in like an iceberg; out like a dishrag
I had an odd moment today. I was making up a lesson plan for Monday, when I’ll be out of the classroom on Professional Development. As I was saving the file under “apr03”, I had a powerful flashback to the days when I used to do this almost every day. I would stack my little memoirs through the month, little bouquets of memory against the dying of the light. Or at least, against the dying of my brain cells, so often described in squealing detail in the same entries.
Tomorrow is the first instalment of Dirktoberfest. We’ll be making tinfoil hats; then the Boy & I will go home to get a good night’s sleep for church and the second instalment (High Tea at a swank hotel). Why am I giving up dancing on Dirktoberfest, one of my High Holy Days? (Or at least, one of my High Hemline Days)? Because if I am to get my son kitted up, get myself in a nice dress, and encourage my husband to put on the sharp suit, I need to be awake for the festivities. And alert, so that Blake’s customary destructiveness can be curtailed. Or at the very least, enjoyed.
I continue to feel caught between two social groups: the house and car and career set, who have lives and kids and money…and the “there’s a 6 in the morning now?” perpetual adolescent set, who see no problem blowing the entire weekend on tomfoolery. (With big exceptions made for Dirk & Stacy and a handful of others, who pursue foolishness with intelligence and earnestness.) I don’t really have the stamina for that anymore, and I certainly don’t have the heart for it. It’s one thing to deadhead through an office job when you can get wasted 4 days a week, and it’s another thing entire when you get up at 5:30 every day because there’s no point in wasting another minute of what’s sure to be an interesting day. Maybe you can wait for the interesting, maybe you’d like to see how interesting 8 a.m. could be, but you have a kid who hasn’t seen enough days to grow bored with the parade. And all of the drinking stories start to seem childish. Lame. Boring. Tinfoil hats are one thing; this is clearly the work of those who are interested in living life to its zestiest. Just drinking, though…haven’t we been down this road? Isn’t there another way to fun?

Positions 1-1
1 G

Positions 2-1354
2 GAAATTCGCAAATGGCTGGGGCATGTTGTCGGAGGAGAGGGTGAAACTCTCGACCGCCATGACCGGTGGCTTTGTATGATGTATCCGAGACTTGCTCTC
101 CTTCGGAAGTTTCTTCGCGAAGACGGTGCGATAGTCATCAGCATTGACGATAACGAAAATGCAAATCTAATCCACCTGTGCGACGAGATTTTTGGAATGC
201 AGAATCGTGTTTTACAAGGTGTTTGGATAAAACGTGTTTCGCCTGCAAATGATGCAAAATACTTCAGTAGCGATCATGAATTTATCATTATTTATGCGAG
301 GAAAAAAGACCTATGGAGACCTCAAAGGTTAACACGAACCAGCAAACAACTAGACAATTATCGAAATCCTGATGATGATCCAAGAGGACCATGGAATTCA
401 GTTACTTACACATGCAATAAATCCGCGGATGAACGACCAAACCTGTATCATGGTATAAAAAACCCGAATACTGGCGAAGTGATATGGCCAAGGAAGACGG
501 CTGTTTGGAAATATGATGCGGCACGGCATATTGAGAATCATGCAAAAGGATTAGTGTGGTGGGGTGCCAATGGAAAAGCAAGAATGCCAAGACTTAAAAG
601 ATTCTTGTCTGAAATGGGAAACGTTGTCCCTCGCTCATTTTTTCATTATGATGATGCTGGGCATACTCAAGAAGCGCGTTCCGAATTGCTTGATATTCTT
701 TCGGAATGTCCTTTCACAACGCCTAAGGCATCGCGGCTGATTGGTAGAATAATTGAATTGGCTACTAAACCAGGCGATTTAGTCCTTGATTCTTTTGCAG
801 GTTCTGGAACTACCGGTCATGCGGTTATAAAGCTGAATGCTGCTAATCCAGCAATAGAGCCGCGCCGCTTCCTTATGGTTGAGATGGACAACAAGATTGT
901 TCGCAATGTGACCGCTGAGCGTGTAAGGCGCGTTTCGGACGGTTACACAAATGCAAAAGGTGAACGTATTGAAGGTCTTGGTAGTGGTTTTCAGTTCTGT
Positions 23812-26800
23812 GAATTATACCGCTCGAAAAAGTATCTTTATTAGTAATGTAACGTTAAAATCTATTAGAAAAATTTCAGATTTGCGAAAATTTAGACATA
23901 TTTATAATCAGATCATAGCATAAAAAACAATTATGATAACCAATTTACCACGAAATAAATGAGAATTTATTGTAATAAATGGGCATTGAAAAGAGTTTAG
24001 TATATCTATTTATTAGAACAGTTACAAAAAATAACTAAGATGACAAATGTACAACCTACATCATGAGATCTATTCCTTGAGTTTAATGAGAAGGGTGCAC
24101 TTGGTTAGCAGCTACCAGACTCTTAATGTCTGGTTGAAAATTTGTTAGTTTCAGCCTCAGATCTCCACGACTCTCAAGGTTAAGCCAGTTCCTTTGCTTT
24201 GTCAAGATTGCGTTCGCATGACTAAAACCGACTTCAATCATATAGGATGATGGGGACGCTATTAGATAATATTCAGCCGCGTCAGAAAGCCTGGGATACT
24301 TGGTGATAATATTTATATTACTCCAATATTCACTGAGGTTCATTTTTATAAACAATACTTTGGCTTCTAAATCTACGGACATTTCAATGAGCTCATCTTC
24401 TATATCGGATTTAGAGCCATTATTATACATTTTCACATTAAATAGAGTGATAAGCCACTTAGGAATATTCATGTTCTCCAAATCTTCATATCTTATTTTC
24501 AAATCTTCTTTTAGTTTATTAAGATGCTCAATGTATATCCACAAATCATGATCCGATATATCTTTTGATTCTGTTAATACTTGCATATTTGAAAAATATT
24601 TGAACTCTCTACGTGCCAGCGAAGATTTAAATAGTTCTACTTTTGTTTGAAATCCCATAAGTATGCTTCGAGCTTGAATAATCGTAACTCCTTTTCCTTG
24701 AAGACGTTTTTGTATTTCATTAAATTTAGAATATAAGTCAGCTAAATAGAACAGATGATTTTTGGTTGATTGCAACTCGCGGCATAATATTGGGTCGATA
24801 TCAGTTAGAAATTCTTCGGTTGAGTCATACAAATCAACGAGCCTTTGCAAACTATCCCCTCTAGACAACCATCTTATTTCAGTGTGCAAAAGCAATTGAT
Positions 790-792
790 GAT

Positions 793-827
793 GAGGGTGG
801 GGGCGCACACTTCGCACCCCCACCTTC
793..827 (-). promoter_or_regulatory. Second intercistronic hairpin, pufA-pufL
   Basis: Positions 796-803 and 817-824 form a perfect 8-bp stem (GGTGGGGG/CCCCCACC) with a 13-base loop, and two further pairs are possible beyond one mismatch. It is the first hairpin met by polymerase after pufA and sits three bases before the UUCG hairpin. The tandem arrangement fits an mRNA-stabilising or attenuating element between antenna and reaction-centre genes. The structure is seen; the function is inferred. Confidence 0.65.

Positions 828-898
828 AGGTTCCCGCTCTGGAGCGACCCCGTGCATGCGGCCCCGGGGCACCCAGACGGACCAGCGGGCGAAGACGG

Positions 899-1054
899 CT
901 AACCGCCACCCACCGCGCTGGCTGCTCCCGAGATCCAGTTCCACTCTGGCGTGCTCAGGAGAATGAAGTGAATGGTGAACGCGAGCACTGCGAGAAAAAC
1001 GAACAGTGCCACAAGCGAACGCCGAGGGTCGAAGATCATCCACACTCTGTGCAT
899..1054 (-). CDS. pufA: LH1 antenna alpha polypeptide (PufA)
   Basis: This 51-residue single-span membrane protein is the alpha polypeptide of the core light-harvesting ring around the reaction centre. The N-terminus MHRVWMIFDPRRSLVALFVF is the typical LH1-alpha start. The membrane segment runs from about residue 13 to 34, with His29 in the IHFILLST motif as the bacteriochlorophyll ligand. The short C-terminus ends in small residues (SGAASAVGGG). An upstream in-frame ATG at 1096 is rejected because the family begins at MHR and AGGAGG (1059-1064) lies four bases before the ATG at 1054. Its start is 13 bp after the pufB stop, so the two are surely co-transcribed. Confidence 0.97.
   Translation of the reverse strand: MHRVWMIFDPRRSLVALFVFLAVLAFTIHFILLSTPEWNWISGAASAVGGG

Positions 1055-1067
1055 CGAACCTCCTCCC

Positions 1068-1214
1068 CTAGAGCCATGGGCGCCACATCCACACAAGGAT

Anyway, this is a lot of what I’ve been thinking about this week. I’ve been alternating between numbness (work) and exhaustion (home), with a brief interlude of frenzied excitement that happens each day when I leave school and feel the first puff of warm air on my skin. I’m wrung out, and it’s making me bitter. Much like the kitchen washcloth that should be replaced, I’ve gone sour.
Therapy? Playdoh. Sleep. Chocolate. And a new system to organize my yarn, starting tomorrow. I think this should help me into the right frame of mind, come tinfoil hat making time.
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Don't make me send out the Blake. He doesn't listen to *anyone.*